Figure 2: Adapted from: M.A. Boon et al.(2000) Enzymatic synthesis of oligosaccharides: Product removal during a kinetically controlled reaction. Biotechnol. Bioeng. 70:411-420 In this project we are using an enzymatic synthesis of oligosaccharides as a model system. This model system has to be integrated with a highly specific separation of oligosaccharides, to show the increased conversion of substrate into product. In nature, lectins are common biocomplexants. In a sustainable process the biocomplexants have to be removed from the reaction mixture in order to regenerate the biocomplexant. Immobilization of the biocomplexant on magnetic beads is considered as an option. In this way the complex of biocomplexants and bound product can easily be picked out from the reaction mixture using only magnetic fields. The molecules can easily be transported for regeneration when the magnetic field is switched off (see figure 3). Extremes of pH, chaotropic salts, ionic strength and temperature shocks can dissociate the product from the biocomplexant, mostly by denaturating the biocomplexant. For a sustainable process the product has to be dissociated without denaturating the biocomplexant. Therefore, milder dissociation conditions has to be found.

The Janssen Pharmaceutica Prize for Creativity in Organic Synthesis (formerly Dr Paul Janssen Prize for Creativity in Organic Synthesis) was established in 1986 on the occasion of the first Belgian Organic Synthesis Symposium (BOSS). The Prize is intended to honour Dr Paul Janssen, founder of Janssen Pharmaceutica.

The Prize is awarded on a biennial basis, on the occasion of the BOSS, to a chemist under the age of 50 who has made a significant contribution to the field of organic synthesis in the broadest sense.

Modern Synthetic Methods in Carbohydrate Chemistry: …
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  • to oligosaccharide synthesis in order to find ..

    Modern Synthetic Methods in Carbohydrate Chemistry: From Monosaccharides to Complex ..

  • In Microreactors in Organic Synthesis and ..

    A semi-synthetic oligosaccharide conjugate vaccine candidate confers protection against ..

  • chemical synthesis reactions in microreactors.

    Keywords: acid-mediated reaction; microreactor; natural products synthesis; oligosaccharide; pristane

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Plenary 15 Automated Oligosaccharide Synthesis, Microreactors ..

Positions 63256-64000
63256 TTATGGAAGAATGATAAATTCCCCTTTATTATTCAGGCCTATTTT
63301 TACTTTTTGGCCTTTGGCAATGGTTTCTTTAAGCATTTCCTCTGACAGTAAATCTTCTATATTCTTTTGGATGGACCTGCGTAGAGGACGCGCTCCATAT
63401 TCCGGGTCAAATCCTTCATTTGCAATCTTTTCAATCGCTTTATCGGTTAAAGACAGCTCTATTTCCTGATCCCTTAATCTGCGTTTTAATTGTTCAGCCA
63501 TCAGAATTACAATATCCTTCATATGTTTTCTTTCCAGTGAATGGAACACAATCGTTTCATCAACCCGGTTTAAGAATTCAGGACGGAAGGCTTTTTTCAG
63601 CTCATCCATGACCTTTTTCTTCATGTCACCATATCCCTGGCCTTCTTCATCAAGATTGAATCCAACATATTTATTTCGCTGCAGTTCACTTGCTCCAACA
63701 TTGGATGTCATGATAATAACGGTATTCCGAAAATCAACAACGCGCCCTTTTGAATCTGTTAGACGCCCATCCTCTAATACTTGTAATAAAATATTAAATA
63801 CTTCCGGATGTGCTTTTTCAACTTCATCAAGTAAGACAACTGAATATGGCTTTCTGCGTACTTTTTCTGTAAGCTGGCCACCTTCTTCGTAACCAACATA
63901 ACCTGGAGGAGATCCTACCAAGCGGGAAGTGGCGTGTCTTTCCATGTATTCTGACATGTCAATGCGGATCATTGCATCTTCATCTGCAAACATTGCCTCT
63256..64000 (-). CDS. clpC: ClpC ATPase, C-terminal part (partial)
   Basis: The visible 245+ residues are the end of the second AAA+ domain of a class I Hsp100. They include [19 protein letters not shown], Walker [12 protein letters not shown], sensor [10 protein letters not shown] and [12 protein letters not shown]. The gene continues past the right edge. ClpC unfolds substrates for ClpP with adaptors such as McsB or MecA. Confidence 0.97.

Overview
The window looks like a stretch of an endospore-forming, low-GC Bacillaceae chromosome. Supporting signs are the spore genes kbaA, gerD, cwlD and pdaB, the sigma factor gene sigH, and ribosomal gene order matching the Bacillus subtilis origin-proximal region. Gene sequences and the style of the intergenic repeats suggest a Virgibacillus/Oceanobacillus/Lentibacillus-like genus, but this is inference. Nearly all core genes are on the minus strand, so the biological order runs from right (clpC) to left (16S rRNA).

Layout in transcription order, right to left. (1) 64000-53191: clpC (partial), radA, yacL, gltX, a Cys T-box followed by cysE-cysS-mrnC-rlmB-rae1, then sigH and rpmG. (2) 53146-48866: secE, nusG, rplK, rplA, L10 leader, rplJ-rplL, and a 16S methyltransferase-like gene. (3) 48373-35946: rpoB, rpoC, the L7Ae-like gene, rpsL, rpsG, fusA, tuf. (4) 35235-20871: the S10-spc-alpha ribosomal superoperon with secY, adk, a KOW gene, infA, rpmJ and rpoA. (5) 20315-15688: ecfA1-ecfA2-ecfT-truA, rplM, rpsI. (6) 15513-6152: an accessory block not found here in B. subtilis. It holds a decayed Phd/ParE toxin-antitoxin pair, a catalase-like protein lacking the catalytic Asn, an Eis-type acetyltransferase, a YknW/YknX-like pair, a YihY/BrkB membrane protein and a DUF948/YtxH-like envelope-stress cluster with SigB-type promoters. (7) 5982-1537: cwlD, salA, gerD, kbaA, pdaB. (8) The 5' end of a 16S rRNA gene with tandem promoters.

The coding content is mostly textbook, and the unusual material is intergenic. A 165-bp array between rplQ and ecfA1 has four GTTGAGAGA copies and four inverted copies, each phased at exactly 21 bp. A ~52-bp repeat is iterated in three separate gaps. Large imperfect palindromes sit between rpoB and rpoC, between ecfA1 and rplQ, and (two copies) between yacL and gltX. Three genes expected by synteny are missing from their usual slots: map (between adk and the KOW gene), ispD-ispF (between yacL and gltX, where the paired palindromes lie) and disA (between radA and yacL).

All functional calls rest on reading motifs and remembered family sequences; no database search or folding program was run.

PL-15: Automated Oligosaccharide Synthesis, Microreactors and Synthetic Vaccines
Peter H. Seeberger
, Max Planck Institute of Colloids and Interfaces, Germany

What are Microreactors in Organic Synthesis

PL-14: Automated Glycan Synthesis Inspired from Biosynthetic Systems and Their Use in Drug Discovery Research
Shin-Ichiro Nishimura, Hokkaido University, Japan

The UCB-Ehrlich Award for Excellence in Medicinal Chemistry

We present a formal calculus, termed the chemtainer calculus, able to capture the complexity of compartmentalized reaction systems such as populations of possibly nested vesicular compartments. Compartments contain molecular cargo as well as surface markers in the form of DNA single strands. These markers serve as compartment addresses and allow for their targeted transport and fusion, thereby enabling reactions of previously separated chemicals. The overall system organization allows for the set-up of programmable chemistry in microfluidic or other automated environments. We introduce a simple sequential programming language whose instructions are motivated by state-of-the-art microfluidic technology. Our approach integrates electronic control, chemical computing and material production in a unified formal framework that is able to mimic the integrated computational and constructive capabilities of the subcellular matrix. We provide a non-deterministic semantics of our programming language that enables us to analytically derive the computational and constructive power of our machinery. This semantics is used to derive the sets of all constructable chemicals and supermolecular structures that emerge from different underlying instruction sets. Because our proofs are constructive, they can be used to automatically infer control programs for the construction of target structures from a limited set of resource molecules. Finally, we present an example of our framework from the area of oligosaccharide synthesis.

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The Synthesis of Functional Dyes via 4-component Coupling Reaction and Their Evaluation of Inhibitory Activity against the Aggregation of Amyloid and tau Proteins (Grad. Sch. Sci., Eng., Tokyo Tech; Doshisha Univ. Graduate School of Brain Science; Yokohama Coll. of Pharmacy) º MATSUMURA, Keisuke; FUSE, Shinichiro; FUJITA, Yuki; SUGIMOTO, Hachiro; TAKAHASHI, Takashi